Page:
The OECD has published the report “Catching up? Intergenerational mobility and children of immigrants”. The report finds that natives with immigrant parents have lower educational attainment and weaker learning outcomes than their peers with native-born parents in most European OECD countries, especially in those countries which experienced large-scale immigration of low-educated immigrants in the past. Native-born persons with two foreign-born parents are a growing group: in the European Union, they account for 9% of all youth aged
15-34, but already for 11% of all children below the age of 15. Natives with parents born outside the EU are 4 percentage points less likely to choose an academic higher education stream than their peers with native-born parents and similar education levels.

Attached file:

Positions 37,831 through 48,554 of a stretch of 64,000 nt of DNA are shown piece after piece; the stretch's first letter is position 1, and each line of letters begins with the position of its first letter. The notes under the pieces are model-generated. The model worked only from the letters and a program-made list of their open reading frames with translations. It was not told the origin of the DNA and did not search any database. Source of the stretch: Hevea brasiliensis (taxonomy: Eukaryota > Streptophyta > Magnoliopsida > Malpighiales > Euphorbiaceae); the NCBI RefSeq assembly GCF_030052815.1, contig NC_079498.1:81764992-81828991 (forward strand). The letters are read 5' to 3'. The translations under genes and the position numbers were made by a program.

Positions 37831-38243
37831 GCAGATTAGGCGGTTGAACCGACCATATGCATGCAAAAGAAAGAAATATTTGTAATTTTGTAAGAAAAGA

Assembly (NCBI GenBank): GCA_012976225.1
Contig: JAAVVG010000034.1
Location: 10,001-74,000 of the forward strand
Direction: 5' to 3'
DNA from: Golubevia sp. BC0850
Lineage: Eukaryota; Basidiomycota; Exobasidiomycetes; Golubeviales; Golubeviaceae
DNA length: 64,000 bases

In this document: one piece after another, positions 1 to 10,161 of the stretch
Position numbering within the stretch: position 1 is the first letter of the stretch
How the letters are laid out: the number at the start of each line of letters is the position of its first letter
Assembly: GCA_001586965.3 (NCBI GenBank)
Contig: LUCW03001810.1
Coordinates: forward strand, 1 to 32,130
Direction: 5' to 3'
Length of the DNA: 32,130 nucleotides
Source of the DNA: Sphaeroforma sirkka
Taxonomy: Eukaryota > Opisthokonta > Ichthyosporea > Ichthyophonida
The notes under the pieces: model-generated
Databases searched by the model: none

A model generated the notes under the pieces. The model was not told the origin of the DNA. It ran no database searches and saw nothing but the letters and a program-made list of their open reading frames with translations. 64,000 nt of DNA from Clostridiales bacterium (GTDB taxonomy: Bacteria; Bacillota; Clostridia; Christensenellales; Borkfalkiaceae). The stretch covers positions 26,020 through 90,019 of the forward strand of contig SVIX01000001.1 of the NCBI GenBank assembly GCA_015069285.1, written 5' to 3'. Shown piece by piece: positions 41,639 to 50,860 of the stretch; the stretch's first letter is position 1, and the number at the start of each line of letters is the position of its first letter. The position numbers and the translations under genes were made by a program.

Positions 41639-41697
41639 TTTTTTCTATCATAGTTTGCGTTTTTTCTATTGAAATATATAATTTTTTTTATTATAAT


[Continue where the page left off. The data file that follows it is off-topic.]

But the gap is slowly getting smaller, which can be seen both in the gap within one age group and between age groups:
On average across European OECD countries, natives with immigrant parents have on average 1.3 years more schooling than those parents, while their peers with native-born parents have 0.7 years.
Among parents, the difference in educational attainment between native-born and immigrants is roughly 1.2 years of schooling, while among the offspring generation this difference is reduced to roughly 0.7 years of schooling.